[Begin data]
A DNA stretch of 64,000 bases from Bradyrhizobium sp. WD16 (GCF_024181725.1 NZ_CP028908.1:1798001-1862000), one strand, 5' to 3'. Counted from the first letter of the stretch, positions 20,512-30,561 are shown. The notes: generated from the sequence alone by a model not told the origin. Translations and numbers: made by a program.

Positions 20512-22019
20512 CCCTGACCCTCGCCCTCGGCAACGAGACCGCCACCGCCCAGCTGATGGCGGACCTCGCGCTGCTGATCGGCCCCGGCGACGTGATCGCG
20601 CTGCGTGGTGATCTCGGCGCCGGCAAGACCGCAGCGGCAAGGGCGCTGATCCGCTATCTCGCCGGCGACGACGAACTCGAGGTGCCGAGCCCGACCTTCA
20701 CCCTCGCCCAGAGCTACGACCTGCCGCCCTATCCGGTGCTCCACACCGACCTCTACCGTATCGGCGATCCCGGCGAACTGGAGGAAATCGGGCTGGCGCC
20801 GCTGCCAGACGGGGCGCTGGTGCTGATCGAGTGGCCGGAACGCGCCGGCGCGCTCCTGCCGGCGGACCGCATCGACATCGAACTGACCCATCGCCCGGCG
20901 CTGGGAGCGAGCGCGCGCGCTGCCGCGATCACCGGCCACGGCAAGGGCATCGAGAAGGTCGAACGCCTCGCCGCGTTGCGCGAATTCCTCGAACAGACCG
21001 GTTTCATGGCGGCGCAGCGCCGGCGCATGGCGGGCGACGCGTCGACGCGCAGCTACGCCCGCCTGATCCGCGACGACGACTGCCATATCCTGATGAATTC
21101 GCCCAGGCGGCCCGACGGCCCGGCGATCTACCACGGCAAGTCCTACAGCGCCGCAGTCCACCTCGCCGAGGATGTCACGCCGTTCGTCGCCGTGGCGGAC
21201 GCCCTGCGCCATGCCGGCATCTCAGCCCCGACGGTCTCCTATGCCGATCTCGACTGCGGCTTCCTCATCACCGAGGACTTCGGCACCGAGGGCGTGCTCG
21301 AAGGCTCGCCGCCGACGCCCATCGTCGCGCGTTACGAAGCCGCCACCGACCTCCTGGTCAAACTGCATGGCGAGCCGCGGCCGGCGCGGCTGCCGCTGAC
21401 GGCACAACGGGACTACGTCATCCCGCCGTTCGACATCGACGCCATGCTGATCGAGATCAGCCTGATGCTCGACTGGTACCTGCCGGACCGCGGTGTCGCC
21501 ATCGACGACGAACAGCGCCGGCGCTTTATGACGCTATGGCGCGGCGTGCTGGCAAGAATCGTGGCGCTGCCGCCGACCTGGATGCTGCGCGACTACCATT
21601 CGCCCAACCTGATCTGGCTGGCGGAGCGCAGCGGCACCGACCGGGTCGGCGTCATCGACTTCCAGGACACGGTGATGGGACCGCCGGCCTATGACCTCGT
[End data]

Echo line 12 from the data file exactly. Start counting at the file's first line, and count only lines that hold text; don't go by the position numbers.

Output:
21401 GGCACAACGGGACTACGTCATCCCGCCGTTCGACATCGACGCCATGCTGATCGAGATCAGCCTGATGCTCGACTGGTACCTGCCGGACCGCGGTGTCGCC